• They cover CATEGORIES not topics. So the person who may be covering archaeology, unless it is an archaeology only publication, will probably be covering a large category like science or science AND Tech. Are you an expert in another field? Do you know that a killer whale is actually a dolphin?  Do you know how to read JAVA code for computers?  A journalist will be covering a wide range of topics and can not know everything about everything.
  • Journalists can change where they work. 5 yrs working crime, well now your our cultural writer.
  • Fact checking- DOES NOT HAPPEN. Actually, it happens but not for your kind of articles. The big magazines (who has a week to write a story) and newspapers with investigative journalists (New York Times type) with fact check their stories. However, they do not fact check stories that will not be on the front page or close to the front page. At best a journalist will google or wiki the best way to spell something, maybe see what the first website says about a topic. Why? Because they do not have enough time. Could you write and fact check an article in 30 mins?
  • JOB CONDITIONS ARE WORSE THAN ARCHAEOLOGY- More people want jobs, that are dissipating fast, than in archaeology. When you pitch 5 stories and get 5 stories picked up that is a good thing. It means you still have a job. Imagine how long you would survive if you only pitch one story every day and only got picked up once a week?
  • Once a story is pitched and not picked up it’s dead. Once a story is published it’s dead. The first to publish usually gets the lions share of views. This means that if you are not the first most newspapers will not touch it again. By default they assume most stories come from press releases so that if they pass on it someone else will pick it up. This means after a pitch is made it’s either picked up or dropped. So you have to have 5 NEW stories each and every day.
  • It bleeds, it leads- simple newspapers are selling newspapers to people. journalists are selling their stories to newspapers. People want to see blood, best of, never before discovered, etc. etc. Journalists have to pitch stories that will get published.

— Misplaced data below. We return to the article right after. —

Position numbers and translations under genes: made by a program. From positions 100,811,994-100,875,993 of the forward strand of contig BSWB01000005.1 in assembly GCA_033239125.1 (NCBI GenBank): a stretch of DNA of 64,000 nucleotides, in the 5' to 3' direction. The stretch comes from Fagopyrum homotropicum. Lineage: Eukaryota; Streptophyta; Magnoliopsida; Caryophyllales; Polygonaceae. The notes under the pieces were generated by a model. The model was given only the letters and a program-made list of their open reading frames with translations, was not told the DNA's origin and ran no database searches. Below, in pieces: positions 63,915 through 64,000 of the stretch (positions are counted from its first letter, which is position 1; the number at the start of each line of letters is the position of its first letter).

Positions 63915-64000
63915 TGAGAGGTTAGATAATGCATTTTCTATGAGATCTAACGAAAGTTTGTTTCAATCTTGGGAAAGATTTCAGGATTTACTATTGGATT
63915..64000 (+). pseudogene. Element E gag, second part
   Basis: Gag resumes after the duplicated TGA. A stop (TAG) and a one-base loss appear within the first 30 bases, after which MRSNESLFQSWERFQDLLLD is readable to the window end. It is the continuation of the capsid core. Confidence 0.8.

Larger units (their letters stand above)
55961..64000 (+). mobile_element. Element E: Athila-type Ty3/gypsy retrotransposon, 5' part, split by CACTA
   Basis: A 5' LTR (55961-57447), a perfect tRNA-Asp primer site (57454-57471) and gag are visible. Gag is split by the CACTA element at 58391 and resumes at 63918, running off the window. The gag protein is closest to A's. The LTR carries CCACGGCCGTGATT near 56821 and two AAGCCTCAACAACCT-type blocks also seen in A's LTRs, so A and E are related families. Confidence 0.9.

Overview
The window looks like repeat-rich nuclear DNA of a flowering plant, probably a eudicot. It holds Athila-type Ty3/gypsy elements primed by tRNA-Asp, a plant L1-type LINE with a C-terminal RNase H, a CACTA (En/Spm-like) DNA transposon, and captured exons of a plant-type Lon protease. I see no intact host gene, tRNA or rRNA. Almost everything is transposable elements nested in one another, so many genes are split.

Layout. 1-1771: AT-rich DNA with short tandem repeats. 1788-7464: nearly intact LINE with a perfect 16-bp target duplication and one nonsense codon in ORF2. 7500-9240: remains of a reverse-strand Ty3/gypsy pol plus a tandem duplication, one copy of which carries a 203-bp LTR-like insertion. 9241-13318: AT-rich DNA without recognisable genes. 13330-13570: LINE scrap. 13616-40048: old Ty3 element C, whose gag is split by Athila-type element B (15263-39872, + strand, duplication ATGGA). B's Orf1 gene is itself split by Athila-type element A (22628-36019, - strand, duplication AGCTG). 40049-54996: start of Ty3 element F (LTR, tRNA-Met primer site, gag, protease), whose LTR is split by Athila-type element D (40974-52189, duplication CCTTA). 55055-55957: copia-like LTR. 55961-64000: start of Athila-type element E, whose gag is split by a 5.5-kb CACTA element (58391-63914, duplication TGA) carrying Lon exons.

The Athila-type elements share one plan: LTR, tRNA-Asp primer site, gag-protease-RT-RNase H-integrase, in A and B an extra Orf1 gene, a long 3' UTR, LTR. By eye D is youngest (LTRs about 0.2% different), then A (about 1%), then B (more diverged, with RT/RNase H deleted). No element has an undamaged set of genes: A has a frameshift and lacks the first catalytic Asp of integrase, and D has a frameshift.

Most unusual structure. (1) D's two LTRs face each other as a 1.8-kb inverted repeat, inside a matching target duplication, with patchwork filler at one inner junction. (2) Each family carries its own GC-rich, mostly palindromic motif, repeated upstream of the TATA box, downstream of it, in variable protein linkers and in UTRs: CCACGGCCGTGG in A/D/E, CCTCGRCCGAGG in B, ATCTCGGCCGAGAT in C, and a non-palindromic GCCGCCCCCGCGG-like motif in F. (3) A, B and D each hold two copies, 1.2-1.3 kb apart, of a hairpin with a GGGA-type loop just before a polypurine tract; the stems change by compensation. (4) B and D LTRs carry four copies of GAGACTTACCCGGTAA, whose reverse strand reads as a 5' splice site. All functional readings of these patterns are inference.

In other words when a journalist sends you an email saying:]

Dear Professor,
I’m a writer for Massive News, and I’m currently doing a story on Something Interesting. As you are an expert on Something Interesting, I would greatly appreciate a comment from you. My number is xxx. Since I am on a tight deadline, however, please call me within two hours.
Thank you,

Take pity on them. They probably just pitched the story 20 mins. ago and now have 3 hours to write the story. They may also have several other stories to write.  Moreover, they may know nothing about the topic and they are stuck with whatever story they have pitched. You could lecture them about why their story is wrong but it is already too later for that. You may feel they are looking for a quote and they are but that is because that is what they need to finish the pretty much already written article (they are not waiting two hours for you to get back to them before they start to write if their deadline is in 2.5 hrs).

This is why stories get mangled: tight time frames, not experts, multiple stories need to be written, headline already made before investigation, no fact checking, horrible work conditions, etc. It is not that they want to write missleading or wrong articles, it is just there are a lot of factors against good articles appearing in the newspaper.

Fear not, in the next post I will explain how to get good journalists articles. hint- don’t wait for them to pitch the story and be forced to follow their slant.

Posted in: Wildcard